Remember the Tumblr witch who stole human bones from the “poor man’s graveyard” in New Orleans? That was six years ago. Feel old yet?
Now it looks like the discussion around whether it is ever legal—or moral—to own and sell human remains has found a new home: TikTok. In the eye of the hurricane is Jon Ferry, founder and CEO of JonsBones, self-described “the leading provider of medical human osteology.”
The New York-based website sells authentic human bones “for the purpose of education and understanding”: the cheapest items, bones and ribs, are under $20, with entire human skeletons sold for as little as $6,350.
Ferry has amassed 460,000 followers on the app since first opening his profile, @jonsbones, in February 2020. Aside from taking tons of adorable videos of his cat, Ferry posts incessantly about his extensive human bone collection. In addition to the supply of skulls, he has a literal wall decorated with human spines, which he calls “his pride and joy.”
Ferry’s company prides itself on providing “responsibly sourced human osteology” and the TikToker himself has said where all these bones come from—and noted that he regularly gets asked whether he’s a grave robber.
Up until the 1960s, Ferry told his followers several times, the demand for human skeletons was amped up by the fact that many medical and dental schools required students to own their own skeleton in order to study human osteology.
“Before the 1920s, this was very problematic,” the TikToker writes on his company’s blog. “Due to the lack of people donating their bodies to science, there were few cadavers available for dissection or skeletonization. This led to many instances of grave robbing and even the creation of a whole trade called ‘resurrectionists’ who procured bodies for anatomists and medical students. These actions, while morally dubious, represented a great need for legally acquired skeletons.”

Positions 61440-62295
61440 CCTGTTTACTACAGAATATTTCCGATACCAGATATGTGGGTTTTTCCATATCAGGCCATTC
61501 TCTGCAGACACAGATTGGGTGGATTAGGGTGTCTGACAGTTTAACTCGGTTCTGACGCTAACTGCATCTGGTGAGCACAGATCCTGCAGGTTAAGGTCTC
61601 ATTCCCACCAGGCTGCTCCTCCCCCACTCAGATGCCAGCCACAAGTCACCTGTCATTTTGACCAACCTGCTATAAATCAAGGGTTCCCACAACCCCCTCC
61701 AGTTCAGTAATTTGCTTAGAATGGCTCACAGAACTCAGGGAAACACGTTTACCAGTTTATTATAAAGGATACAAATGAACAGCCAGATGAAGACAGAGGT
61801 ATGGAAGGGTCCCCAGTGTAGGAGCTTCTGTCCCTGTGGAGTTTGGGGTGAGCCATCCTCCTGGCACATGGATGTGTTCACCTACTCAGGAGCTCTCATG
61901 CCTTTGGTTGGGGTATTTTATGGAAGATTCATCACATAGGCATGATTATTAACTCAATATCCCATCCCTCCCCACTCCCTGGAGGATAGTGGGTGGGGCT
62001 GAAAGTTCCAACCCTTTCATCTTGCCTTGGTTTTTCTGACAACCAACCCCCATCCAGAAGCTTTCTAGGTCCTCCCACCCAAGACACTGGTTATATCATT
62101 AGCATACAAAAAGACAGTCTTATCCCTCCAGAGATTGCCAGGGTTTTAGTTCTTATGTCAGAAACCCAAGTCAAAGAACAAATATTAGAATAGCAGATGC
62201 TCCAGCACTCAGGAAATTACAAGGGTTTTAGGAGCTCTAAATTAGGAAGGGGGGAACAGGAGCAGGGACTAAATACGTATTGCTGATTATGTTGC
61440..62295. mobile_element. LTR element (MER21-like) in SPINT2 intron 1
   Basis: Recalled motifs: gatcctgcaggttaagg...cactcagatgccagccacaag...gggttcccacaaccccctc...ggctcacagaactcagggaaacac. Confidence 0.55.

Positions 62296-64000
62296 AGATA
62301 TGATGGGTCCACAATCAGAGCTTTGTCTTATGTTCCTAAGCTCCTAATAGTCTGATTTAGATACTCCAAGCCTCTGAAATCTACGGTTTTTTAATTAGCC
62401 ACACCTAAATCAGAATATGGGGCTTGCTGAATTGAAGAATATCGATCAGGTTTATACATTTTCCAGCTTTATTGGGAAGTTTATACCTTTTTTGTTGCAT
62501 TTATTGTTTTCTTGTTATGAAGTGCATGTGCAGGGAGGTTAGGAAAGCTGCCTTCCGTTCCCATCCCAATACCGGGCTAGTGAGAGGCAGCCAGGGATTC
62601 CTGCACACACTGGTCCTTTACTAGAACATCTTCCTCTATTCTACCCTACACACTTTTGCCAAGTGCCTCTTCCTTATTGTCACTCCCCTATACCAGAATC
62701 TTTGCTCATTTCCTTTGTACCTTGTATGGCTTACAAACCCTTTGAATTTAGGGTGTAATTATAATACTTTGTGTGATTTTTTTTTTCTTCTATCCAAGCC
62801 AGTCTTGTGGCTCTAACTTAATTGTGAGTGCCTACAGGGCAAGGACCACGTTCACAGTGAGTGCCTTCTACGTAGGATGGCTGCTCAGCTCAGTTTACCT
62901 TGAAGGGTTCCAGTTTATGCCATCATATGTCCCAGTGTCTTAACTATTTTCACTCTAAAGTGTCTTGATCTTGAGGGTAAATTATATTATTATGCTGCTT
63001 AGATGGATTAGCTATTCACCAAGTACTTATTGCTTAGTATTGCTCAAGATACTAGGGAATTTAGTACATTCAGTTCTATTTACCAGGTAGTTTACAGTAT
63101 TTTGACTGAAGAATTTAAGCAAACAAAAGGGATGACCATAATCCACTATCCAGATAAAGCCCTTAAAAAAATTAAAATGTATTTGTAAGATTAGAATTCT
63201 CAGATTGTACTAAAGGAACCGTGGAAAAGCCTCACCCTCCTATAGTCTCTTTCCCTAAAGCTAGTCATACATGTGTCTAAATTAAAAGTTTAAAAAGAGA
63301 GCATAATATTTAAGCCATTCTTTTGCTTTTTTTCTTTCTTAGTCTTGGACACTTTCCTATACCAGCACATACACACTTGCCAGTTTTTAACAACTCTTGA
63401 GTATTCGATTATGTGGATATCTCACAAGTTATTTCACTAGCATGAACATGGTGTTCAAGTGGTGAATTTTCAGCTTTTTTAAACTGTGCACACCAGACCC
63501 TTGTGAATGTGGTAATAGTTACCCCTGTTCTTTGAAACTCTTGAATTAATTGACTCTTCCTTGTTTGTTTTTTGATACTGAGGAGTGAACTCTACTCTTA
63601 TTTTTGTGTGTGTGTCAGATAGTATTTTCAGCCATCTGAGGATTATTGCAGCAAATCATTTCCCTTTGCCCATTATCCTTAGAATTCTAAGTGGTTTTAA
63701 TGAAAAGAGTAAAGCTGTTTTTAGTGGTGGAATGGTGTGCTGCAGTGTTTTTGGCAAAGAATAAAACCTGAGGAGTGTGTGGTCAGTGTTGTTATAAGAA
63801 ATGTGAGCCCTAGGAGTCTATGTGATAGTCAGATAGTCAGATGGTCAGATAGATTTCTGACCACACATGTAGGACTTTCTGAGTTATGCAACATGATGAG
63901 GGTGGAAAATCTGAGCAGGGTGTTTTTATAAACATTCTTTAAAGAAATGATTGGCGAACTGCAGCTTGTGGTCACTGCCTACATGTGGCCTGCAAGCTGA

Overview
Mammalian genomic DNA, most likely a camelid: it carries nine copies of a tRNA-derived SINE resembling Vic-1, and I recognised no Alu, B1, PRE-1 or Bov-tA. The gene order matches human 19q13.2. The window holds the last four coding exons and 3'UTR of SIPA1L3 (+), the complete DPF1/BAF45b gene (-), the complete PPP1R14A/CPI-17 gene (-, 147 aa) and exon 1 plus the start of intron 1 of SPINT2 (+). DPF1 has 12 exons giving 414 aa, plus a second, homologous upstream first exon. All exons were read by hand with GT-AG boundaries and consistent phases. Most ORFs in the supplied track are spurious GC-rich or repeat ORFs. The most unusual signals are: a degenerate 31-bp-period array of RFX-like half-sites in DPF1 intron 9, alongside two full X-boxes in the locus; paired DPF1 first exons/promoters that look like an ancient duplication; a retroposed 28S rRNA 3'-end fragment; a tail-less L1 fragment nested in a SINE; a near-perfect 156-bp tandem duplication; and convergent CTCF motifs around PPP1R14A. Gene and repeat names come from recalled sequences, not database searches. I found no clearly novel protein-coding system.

After the 1920s, the medical bone trade was taken up by a handful of companies that obtained human bones from disempowered countries, such as India and China, that shipped skeletons to Europe and the U.S. where they would be studied without paying much attention to who they belong to in the first place.
All of the bones acquired by JonsBones, according to the founder, have been passed on by the descendants of doctors and dentists who did not want to keep literal skeletons in their attics and basements. Ferry said the bones are now being given a new purpose: providing “endless knowledge and inspiration for designing products, teaching future doctors and artists, and educating the everyday person.”
Ferry states that everything he does is completely legal because in the U.S. there is no federal law prohibiting the ownership, sale, or possession of human osteology, and he’s not wrong. However, a few states—Louisiana, Georgia and Tennessee—ban it outright.
There’s also a blanket ban on selling Native American remains under the Native American Graves and Repatriation Act, the only local regulation on the matter that covers how human remains can be obtained or carried over state lines. Incidentally, this almost complete deregulation turned Instagram into a flourishing market for human bones after Etsy and eBay banned such sales in 2012 and 2016 respectively.
For fellow worried TikTokers, though, it’s not a matter of legality. In April 2020, a Twitter user pointed out that “the weirdest part of tik tok is that there’s a guy with a collection of human spines and no one seems to think its weird.” Now plenty of people are starting to take notice—and they don’t seem to be on board with Ferry’s reassurances.